By Miriam Mangwaya
Magistrate Ngoni Nduna yesterday dismissed an application by suspended Zimbabwe Miners Federation (ZMF) president Henrietta Rushwaya (pictured) and Pakistani businessman Ali Muhammad to have their seized phones released by the police.
Rushwaya and Muhammad, who were arrested in October, were accused of attempting to smuggle 6kg of gold worth US$333 000 to Dubai.
They are being jointly charged with Central Intelligence Organisation operatives Stephen Tserayi and Raphios Mufandauya and Rushwaya’s ZMF colleague Gift Karanda on smuggling charges, illegal possession of gold, criminal abuse of office and defeating the course of justice.
Rushwaya, Tserayi, Mufandauya and Karanda are in custody after being denied bail at the Harare Magistrates Court.
Rushwaya was arrested on October 26 2020 at the Robert Gabriel Mugabe International Airport intending to fly to Dubai with the gold and her cellphone was seized by the police.
Muhammad was arrested on October 30 and his cellphone was also taken away by the police for investigations purposes.
On Friday last week, Rushwaya and Muhammad, through their lawyers Tapson Dzvetero and Tinashe Robin Tanyanyiwa, submitted an application before Nduna to have their phones back, arguing that the police seized their gadgets unlawfully, since they did not have warrants which permitted them to do so.
But Nduna said although 21 days had lapsed since the police had taken the phones, which made it liable for the seized gadgets to be released, the State had clearly showed its intention to prosecute the accused by placing them on remand as prescribed by the Criminal Law (Codification and Reform) Act.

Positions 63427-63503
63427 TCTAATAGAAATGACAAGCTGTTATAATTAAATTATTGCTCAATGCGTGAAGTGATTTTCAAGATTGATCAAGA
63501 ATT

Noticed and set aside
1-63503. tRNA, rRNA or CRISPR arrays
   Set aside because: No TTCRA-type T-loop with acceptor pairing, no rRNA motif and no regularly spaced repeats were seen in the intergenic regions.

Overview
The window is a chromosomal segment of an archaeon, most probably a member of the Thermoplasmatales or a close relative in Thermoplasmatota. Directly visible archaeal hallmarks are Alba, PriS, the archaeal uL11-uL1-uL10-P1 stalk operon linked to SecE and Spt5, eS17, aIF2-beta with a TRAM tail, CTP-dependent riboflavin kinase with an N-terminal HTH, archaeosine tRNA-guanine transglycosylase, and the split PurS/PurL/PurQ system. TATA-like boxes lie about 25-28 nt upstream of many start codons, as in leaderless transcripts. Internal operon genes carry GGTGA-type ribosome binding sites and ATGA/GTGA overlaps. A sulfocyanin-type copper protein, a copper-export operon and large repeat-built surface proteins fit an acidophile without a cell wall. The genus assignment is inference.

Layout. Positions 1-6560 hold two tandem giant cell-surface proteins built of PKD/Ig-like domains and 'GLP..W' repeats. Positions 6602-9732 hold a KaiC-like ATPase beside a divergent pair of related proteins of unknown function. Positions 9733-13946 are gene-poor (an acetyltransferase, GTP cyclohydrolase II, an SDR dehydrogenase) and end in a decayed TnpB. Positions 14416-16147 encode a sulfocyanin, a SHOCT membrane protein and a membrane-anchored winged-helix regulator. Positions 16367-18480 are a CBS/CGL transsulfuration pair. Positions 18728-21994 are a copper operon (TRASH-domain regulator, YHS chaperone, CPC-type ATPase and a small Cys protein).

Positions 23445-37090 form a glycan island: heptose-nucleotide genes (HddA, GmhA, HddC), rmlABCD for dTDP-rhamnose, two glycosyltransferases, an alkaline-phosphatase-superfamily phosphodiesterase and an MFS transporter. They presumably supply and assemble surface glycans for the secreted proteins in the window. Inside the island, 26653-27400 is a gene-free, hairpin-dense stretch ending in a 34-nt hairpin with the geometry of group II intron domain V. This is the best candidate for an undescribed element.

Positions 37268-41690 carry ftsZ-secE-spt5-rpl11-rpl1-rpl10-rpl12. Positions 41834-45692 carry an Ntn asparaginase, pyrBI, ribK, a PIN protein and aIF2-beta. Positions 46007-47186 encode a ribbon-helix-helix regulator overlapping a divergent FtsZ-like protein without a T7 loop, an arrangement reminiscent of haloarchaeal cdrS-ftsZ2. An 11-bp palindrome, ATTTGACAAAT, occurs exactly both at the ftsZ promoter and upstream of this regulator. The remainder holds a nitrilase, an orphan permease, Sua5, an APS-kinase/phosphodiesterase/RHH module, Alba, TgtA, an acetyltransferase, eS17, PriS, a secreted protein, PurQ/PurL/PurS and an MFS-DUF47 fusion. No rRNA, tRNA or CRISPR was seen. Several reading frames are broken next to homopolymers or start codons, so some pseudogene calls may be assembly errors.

They had also submitted an application seeking an order for the release of a transcribed record on their case to expedite their appeal on bail application at the High Court.
Nduna said the transcribed record was ready and the delay was an administrative issue which was not brought before the court.
They had also submitted before the court that the State had failed to provide the court with a report on their complaints against the police.
They argued that the police had violated their rights by seizing and searching their homes without warrants.
But Nduna reminded them that they had indicated to the court that their complaints against the police should be put on record and did not state that they wanted the case to be investigated.
The five accused were remanded to December 11, 2020 for routine remand. Newsday.